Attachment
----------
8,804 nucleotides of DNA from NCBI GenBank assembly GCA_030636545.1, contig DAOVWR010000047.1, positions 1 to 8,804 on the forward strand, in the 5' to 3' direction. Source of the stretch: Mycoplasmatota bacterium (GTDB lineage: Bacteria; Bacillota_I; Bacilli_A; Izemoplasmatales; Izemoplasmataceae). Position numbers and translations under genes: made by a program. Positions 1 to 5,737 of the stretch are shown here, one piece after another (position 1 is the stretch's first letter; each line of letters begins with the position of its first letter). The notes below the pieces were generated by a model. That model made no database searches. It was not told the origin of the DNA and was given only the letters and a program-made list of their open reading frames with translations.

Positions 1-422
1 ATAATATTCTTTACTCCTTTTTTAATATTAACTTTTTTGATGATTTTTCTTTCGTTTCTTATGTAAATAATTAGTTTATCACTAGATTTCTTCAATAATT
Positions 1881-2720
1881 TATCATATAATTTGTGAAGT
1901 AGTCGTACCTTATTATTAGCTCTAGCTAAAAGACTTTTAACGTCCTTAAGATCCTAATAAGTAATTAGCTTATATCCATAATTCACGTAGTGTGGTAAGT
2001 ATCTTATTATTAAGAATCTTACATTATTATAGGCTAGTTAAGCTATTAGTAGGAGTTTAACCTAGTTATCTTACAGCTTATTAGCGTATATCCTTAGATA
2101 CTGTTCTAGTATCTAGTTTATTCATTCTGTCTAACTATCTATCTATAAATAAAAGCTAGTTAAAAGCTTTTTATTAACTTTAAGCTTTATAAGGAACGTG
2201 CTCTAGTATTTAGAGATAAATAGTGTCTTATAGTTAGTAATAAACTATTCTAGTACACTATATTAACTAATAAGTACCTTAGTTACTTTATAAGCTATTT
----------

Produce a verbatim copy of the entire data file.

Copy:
8,804 nucleotides of DNA from NCBI GenBank assembly GCA_030636545.1, contig DAOVWR010000047.1, positions 1 to 8,804 on the forward strand, in the 5' to 3' direction. Source of the stretch: Mycoplasmatota bacterium (GTDB lineage: Bacteria; Bacillota_I; Bacilli_A; Izemoplasmatales; Izemoplasmataceae). Position numbers and translations under genes: made by a program. Positions 1 to 5,737 of the stretch are shown here, one piece after another (position 1 is the stretch's first letter; each line of letters begins with the position of its first letter). The notes below the pieces were generated by a model. That model made no database searches. It was not told the origin of the DNA and was given only the letters and a program-made list of their open reading frames with translations.

Positions 1-422
1 ATAATATTCTTTACTCCTTTTTTAATATTAACTTTTTTGATGATTTTTCTTTCGTTTCTTATGTAAATAATTAGTTTATCACTAGATTTCTTCAATAATT
Positions 1881-2720
1881 TATCATATAATTTGTGAAGT
1901 AGTCGTACCTTATTATTAGCTCTAGCTAAAAGACTTTTAACGTCCTTAAGATCCTAATAAGTAATTAGCTTATATCCATAATTCACGTAGTGTGGTAAGT
2001 ATCTTATTATTAAGAATCTTACATTATTATAGGCTAGTTAAGCTATTAGTAGGAGTTTAACCTAGTTATCTTACAGCTTATTAGCGTATATCCTTAGATA
2101 CTGTTCTAGTATCTAGTTTATTCATTCTGTCTAACTATCTATCTATAAATAAAAGCTAGTTAAAAGCTTTTTATTAACTTTAAGCTTTATAAGGAACGTG
2201 CTCTAGTATTTAGAGATAAATAGTGTCTTATAGTTAGTAATAAACTATTCTAGTACACTATATTAACTAATAAGTACCTTAGTTACTTTATAAGCTATTT